The monarch was the supreme human being in Assyrian thought, since he was god’s anointed, but he was a mere mortal all the same, and this is in contrast again to Sumer and Babylonia where deification of the ruler was known. The Assyrians were, of course, aware of this southern phenomenon, and they flirted with the idea of the apotheosis of their own king, but it never achieved full official recognition in Assyria. It surfaces, nonetheless, in various forms. In the royal epithets there is sometimes ambiguity as to whether the king or the deity is described, and there were titles and adjectives (such as dandannu, ‘almighty’) which were applied only to god or monarch. The royal images (salmu), statues and reliefs of the king, are another case in point; in texts where these images are mentioned the word salmu is preceded by the divine determinative, and the personal name ‘The-Divine-Image-of-the-King-Has-Commanded’…is well attested. This last fact brings to mind the custom practised at Guzanu (Tell Halat) of concluding contracts before the images of gods including the ‘divine image of the king’. None of this evidence justifies a conclusion that official sanction was given to the worship of the Assyrian king or his images, but it does underline the fact that he was generally regarded as being on a plane closer to the gods than other mortals. In popular thought no doubt people went one step further and regarded the king as at least partially divine, and uneducated Assyrians probably believed that the offerings placed on a table before a royal image in a temple were offerings to the image itself rather than offerings to be presented by the king portrayed to the god.
— The Cambridge Ancient History, volume III, part 2, p. 195
All down the ages good and evil have been in opposition as two contending forces in perpetual conflict, so that the ritual of expulsion has been an essential element in sanctification and the impulsion of spiritual power and insight. Consequently, in this dual task of getting rid of evil in order to secure good the exorcist has exercised a function complementary to that of the seer. Not infrequently, as we have seen, the medicine-man or shaman has been responsible both for riddance and induction, and at a higher cultural level in Babylonia and Assyria the soothsayer and exorcist originally were hardly distinguishable. In the process of time, however, the driving out of demons from human beings and buildings by incantations and ritual expulsions were separated from the interpretation of omens and astrological portents. This was necessitated by the development of an elaborate system of demonology entailing jinns, ghouls, vampires, malignant disembodied ghosts (edimmu), and vast hordes of hostile spirits (utukku, galla, labartu, labasu and ahhazu, lila, sûdu and lamassu) which lurked in graves and solitary places, on mountains and in dens of the earth, and in marshes. They roamed about the streets, sliding through the doors and walls of houses, and were borne on the wings of the mighty winds that swept the land. Wherever they occurred they brought misfortune, sickness and death in their train. Small wonder, then, that the exorcist was in constant demand. Thus, the cuneiform texts from the middle of the third millennium [B.C.E.] onwards bear witness to the numerous incantations employed to expel evil spirits and the ghosts of the dead. In the case of the latter the exorcist threatened that no rites would be performed on their behalf until they had departed:(Whatever spirit thou may be), until thou art removed:Until thou departest from the man, the son of his god,Thou shalt have no food to eat,Thou shalt have no drink to drink.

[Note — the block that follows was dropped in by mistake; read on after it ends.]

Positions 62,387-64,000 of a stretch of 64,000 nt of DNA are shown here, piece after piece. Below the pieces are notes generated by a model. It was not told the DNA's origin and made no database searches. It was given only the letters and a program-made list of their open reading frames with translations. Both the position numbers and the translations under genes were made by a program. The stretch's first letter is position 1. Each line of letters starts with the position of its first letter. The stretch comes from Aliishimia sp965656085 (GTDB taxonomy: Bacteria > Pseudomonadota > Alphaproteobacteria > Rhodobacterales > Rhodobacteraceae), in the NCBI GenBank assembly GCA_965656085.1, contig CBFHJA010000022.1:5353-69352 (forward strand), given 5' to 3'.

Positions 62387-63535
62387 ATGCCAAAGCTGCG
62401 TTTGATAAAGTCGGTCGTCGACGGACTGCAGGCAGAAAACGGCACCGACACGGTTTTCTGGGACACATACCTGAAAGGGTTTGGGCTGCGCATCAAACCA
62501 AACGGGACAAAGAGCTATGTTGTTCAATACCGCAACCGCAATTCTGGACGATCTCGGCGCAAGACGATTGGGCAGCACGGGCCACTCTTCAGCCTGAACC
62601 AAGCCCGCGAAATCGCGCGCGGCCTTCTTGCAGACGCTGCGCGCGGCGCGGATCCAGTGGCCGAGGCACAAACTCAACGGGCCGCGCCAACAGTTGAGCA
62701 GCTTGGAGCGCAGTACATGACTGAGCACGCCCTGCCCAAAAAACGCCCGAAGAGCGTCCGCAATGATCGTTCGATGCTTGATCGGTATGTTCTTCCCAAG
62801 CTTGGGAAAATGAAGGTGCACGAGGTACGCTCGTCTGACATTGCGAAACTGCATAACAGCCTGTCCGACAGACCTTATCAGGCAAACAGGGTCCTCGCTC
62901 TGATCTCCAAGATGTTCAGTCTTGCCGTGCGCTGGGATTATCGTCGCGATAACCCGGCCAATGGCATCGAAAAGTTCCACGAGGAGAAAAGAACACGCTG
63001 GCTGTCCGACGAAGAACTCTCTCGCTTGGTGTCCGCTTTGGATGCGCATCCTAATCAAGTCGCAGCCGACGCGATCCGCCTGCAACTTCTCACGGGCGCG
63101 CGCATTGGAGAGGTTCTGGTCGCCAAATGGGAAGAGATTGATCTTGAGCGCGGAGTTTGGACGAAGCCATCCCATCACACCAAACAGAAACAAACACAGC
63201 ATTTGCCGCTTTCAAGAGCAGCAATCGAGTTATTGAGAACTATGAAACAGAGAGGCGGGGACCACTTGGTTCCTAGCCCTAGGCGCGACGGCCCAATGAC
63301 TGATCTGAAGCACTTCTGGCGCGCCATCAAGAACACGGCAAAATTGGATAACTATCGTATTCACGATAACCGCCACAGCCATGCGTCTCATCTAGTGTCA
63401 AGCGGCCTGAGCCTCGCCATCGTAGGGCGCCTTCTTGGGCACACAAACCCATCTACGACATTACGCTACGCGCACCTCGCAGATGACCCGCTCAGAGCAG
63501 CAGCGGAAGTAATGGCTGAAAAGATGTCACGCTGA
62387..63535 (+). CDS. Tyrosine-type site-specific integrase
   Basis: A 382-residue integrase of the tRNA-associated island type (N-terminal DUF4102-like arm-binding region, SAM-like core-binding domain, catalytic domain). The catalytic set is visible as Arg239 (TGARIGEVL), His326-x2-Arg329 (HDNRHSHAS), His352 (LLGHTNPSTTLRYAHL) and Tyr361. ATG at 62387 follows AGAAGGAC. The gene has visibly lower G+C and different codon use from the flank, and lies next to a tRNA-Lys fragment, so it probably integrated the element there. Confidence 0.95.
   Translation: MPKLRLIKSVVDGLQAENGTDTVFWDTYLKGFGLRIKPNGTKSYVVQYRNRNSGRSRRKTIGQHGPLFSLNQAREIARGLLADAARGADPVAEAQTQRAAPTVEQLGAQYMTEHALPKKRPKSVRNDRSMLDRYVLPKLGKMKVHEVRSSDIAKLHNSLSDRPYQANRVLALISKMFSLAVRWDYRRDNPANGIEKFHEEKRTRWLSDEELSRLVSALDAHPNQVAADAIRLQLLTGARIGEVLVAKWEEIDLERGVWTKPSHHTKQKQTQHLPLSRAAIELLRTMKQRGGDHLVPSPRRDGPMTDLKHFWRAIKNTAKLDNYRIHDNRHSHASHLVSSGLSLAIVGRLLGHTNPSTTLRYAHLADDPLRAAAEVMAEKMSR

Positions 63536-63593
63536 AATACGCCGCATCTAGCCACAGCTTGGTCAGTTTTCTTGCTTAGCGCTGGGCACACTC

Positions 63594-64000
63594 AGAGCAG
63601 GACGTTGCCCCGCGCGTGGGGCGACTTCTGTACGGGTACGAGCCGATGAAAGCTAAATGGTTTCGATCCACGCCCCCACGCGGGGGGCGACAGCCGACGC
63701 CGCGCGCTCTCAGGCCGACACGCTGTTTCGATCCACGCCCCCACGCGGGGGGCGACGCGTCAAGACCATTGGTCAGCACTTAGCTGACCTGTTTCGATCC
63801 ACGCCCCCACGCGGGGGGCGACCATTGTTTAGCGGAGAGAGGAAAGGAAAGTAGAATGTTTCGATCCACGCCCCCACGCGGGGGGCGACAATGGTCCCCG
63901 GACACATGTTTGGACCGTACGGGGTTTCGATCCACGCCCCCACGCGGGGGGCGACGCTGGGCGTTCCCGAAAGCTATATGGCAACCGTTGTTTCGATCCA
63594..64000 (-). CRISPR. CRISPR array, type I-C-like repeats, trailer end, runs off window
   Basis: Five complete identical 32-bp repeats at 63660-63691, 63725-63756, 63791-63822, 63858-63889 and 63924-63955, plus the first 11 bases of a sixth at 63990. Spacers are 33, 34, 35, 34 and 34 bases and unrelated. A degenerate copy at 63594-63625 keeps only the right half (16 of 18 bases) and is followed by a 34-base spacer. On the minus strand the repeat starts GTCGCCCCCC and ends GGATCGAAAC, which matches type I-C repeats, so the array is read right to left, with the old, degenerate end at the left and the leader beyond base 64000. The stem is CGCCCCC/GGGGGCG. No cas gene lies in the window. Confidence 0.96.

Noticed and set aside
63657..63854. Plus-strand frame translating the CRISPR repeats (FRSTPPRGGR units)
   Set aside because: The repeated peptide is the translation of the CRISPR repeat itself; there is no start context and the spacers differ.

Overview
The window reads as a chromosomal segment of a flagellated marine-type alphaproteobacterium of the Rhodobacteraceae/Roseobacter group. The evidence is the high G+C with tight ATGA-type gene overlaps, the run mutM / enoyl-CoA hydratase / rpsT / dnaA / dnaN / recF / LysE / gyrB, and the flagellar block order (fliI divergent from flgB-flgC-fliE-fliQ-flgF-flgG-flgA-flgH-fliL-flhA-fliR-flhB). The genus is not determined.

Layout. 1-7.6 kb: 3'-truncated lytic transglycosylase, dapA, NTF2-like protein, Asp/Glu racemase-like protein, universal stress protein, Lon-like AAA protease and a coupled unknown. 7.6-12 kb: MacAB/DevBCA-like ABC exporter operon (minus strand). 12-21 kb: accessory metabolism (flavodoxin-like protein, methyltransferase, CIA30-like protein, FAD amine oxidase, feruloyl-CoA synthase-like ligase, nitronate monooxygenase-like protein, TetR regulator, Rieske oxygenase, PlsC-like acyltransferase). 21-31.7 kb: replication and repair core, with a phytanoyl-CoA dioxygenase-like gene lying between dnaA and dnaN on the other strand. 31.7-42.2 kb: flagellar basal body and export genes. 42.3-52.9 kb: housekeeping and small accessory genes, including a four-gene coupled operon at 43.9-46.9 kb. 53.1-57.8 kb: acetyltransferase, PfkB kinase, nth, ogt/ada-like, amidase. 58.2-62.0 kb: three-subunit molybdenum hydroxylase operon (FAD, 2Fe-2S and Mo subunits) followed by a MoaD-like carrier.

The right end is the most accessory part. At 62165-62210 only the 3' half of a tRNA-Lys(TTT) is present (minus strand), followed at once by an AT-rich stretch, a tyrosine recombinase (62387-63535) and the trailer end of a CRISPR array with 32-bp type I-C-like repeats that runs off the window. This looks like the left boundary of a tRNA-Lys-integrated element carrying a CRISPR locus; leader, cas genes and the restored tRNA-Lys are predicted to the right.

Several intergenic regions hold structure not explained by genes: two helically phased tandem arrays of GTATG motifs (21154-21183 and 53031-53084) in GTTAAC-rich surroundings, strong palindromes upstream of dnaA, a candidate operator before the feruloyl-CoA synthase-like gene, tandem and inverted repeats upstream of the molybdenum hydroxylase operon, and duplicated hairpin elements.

Divination was undoubtedly the most important of the disciplines that a Mesopotamian would have categorized as “scientific,” and should be viewed not as some primitive magical or occult activity but as one of the most basic features of Babylonian life. Indeed its senior practitioners were men of influence, held in high esteem in the own society. They were consulted on all important occasions both by private individuals and officers of state. The army was always accompanied by a diviner who in the Old Babylonian period seems to have acted also as general….
Divination represented, basically, a technique of communication with the gods who, according to Babylonian religious thought, shaped the destinies of all mankind, individually and collectively. Its purpose was to ascertain the will of the gods, to the Babylonian synonymous with the prediction of future events. Its philosophy, of course, presupposes supernatural cause and effect in all perceived phenomena and assumes the cooperation of the gods in their willingness to reveal the future intentions. Evil portended was not inevitable; there existed a variety of purification rituals…and other means of averting unwelcome predictions…. A clear distinction was made between provoked and unprovoked or natural omens. Preference for these various techniques differed markedly from one period and area to another. Although there exists some literature pertaining to the interpretation of dreams, Mesopotamian philosophy was curiously reluctant to admit that the gods made use of man himself for the expression of divine intention—and indeed a dream was significant only when “interpreted” by an expert. Thus shamanistic concepts, often considered universal in primitive religion, are absent in Mesopotamia.